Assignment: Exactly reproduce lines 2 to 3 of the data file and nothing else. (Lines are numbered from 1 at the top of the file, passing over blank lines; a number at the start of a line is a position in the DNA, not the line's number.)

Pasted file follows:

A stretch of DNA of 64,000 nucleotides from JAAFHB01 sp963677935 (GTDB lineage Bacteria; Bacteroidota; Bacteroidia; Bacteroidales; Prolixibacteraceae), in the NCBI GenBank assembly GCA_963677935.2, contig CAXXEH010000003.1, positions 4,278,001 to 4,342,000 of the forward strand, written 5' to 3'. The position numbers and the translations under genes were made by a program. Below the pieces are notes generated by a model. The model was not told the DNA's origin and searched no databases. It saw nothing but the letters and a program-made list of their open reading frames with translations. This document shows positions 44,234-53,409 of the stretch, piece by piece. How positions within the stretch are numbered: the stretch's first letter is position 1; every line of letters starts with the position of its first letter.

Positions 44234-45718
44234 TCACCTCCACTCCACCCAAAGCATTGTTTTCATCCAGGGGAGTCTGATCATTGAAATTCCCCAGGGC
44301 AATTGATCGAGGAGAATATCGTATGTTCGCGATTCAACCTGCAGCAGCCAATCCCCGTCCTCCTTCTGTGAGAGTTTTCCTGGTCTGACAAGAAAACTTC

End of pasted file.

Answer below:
Positions 44234-45718
44234 TCACCTCCACTCCACCCAAAGCATTGTTTTCATCCAGGGGAGTCTGATCATTGAAATTCCCCAGGGC